Earth Day ‘putting green issues on world agenda’

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The millions of people across the globe who gathered to mark Earth Day last Monday are ensuring that green issues stay high on the international agenda

Midlands green energy expert Ron Fox was commenting about the annual event which now involves more than one billion people of all ages in nearly 200 countries.

The day, which began in the United States in 1970, is now marked globally every year on April 22.

“Taking part in this movement,” said Ron, of Noreus Ltd on the University of Keele Science Innovation Park (, “is often the first environmental action for a lot of people and it has already achieved many successes.”

Previous campaigns have covered a range of environmental issues, from climate change and clean air and green energy to protecting species and planting hundreds of millions of trees, as well as supporting farmers with sustainable agriculture practices, and starting climate literacy projects around the world.

The theme this year is Planet vs. Plastics, which aims to raise the awareness of the harm of plastic pollution to both humans and the planet.

This year’s focus comes ahead of an historic UN treaty on plastics, which is expected to be agreed by the end of 2024.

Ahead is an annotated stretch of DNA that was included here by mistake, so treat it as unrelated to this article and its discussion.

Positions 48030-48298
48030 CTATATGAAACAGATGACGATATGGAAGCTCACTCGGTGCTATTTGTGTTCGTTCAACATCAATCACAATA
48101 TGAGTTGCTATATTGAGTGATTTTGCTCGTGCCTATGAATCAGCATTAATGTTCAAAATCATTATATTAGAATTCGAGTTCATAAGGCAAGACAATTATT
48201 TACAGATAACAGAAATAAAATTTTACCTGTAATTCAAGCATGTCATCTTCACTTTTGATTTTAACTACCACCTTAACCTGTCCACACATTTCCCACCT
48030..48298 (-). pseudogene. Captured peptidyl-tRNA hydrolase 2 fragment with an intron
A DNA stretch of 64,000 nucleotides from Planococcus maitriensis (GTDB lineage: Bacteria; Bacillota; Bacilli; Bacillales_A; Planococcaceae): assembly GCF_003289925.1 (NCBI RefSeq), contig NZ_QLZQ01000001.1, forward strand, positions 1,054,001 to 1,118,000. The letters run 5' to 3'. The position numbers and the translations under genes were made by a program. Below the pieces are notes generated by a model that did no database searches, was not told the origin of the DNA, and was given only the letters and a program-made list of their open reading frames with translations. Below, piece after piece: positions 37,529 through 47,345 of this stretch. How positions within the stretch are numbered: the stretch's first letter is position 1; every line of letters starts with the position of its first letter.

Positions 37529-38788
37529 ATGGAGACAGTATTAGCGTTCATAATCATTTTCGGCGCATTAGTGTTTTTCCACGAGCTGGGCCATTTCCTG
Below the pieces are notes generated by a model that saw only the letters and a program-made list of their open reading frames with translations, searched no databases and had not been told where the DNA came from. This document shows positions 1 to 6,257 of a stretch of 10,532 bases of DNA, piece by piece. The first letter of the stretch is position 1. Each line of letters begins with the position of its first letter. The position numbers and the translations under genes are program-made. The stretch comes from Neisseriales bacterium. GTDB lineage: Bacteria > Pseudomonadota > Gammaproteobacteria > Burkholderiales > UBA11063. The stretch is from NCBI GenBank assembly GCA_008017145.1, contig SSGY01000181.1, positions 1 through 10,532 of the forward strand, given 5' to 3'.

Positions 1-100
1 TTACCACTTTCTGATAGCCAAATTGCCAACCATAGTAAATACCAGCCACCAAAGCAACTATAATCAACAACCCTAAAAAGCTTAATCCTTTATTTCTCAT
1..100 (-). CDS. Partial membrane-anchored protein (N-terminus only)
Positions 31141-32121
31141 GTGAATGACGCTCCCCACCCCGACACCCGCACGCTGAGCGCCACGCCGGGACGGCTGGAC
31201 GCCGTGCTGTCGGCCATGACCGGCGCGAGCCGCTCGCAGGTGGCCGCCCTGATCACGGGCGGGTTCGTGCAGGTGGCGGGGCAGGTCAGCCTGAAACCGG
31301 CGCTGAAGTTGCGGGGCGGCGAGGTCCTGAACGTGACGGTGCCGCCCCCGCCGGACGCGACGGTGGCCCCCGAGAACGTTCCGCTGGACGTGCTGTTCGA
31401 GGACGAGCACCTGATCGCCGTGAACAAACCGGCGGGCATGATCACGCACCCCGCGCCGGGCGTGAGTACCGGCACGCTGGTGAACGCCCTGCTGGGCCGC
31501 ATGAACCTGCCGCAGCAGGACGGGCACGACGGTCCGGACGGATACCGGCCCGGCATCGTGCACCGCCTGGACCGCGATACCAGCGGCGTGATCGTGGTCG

More than 50 countries, including the UK, have called for an end to plastic pollution by 2040.

But the organisers of Earth Day want to go further, and are calling for a 60 per cent reduction in the production of all plastics by 2040. They want to phase out rapidly all single use plastics, a stronger UN treaty on plastic pollution and an end to fast fashion, which is low quality clothing sold at rock-bottom prices produced by textile workers on low pay and which has an effect on the environment.

They have suggested that people could volunteer for a clean-up event or learn more about the damage done by plastic pollution. For more information go to

The event was set up in 1970 by Gaylord Nelson, a US senator and environmentalist, and Denis Hayes, a graduate student at Harvard University, who both had growing concerns about environmental damage in the US, such as that caused by a large oil spill in 1969 in Santa Barbara, California.

They came up with Earth Day as a way to engage the public and push green issues to the national agenda.

The first event in 1970 saw 20 million people across the US take to the streets and it became a global event in 1990 and now attracts support worldwide.

In 2016, Earth Day was symbolically chosen for the official signing of the landmark Paris deal, which had been agreed in late 2015 at the United Nations Climate Change Conference.

The treaty was agreed by 196 countries and it was the first time that nations of the world had collectively agreed targets to try to limit global warming.

If you want any advice about green energy and helping fight climate change, contact Ron on 01782 756995 or go to

Caption: The Earth Day logo.

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